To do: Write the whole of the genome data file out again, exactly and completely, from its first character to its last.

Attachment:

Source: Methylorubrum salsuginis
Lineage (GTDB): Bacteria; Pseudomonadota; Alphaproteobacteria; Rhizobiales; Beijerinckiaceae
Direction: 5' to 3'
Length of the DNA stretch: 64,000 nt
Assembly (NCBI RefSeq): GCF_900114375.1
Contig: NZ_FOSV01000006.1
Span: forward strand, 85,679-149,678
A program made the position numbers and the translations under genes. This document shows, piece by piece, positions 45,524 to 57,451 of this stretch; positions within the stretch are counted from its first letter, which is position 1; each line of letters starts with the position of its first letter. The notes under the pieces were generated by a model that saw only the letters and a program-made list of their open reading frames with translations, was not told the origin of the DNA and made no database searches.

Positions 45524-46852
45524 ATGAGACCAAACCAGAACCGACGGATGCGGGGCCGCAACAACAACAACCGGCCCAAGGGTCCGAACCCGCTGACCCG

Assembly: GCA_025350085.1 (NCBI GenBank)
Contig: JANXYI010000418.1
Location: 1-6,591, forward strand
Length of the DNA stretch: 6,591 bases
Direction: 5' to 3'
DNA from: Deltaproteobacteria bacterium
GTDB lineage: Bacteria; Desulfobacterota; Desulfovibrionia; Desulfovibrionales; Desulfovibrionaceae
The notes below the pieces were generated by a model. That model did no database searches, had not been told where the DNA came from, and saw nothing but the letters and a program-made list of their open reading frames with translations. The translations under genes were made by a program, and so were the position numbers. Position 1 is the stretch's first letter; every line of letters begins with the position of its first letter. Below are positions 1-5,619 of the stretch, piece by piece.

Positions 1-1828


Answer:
Source: Methylorubrum salsuginis
Lineage (GTDB): Bacteria; Pseudomonadota; Alphaproteobacteria; Rhizobiales; Beijerinckiaceae
Direction: 5' to 3'
Length of the DNA stretch: 64,000 nt
Assembly (NCBI RefSeq): GCF_900114375.1
Contig: NZ_FOSV01000006.1
Span: forward strand, 85,679-149,678
A program made the position numbers and the translations under genes. This document shows, piece by piece, positions 45,524 to 57,451 of this stretch; positions within the stretch are counted from its first letter, which is position 1; each line of letters starts with the position of its first letter. The notes under the pieces were generated by a model that saw only the letters and a program-made list of their open reading frames with translations, was not told the origin of the DNA and made no database searches.

Positions 45524-46852
45524 ATGAGACCAAACCAGAACCGACGGATGCGGGGCCGCAACAACAACAACCGGCCCAAGGGTCCGAACCCGCTGACCCG

Assembly: GCA_025350085.1 (NCBI GenBank)
Contig: JANXYI010000418.1
Location: 1-6,591, forward strand
Length of the DNA stretch: 6,591 bases
Direction: 5' to 3'
DNA from: Deltaproteobacteria bacterium
GTDB lineage: Bacteria; Desulfobacterota; Desulfovibrionia; Desulfovibrionales; Desulfovibrionaceae
The notes below the pieces were generated by a model. That model did no database searches, had not been told where the DNA came from, and saw nothing but the letters and a program-made list of their open reading frames with translations. The translations under genes were made by a program, and so were the position numbers. Position 1 is the stretch's first letter; every line of letters begins with the position of its first letter. Below are positions 1-5,619 of the stretch, piece by piece.

Positions 1-1828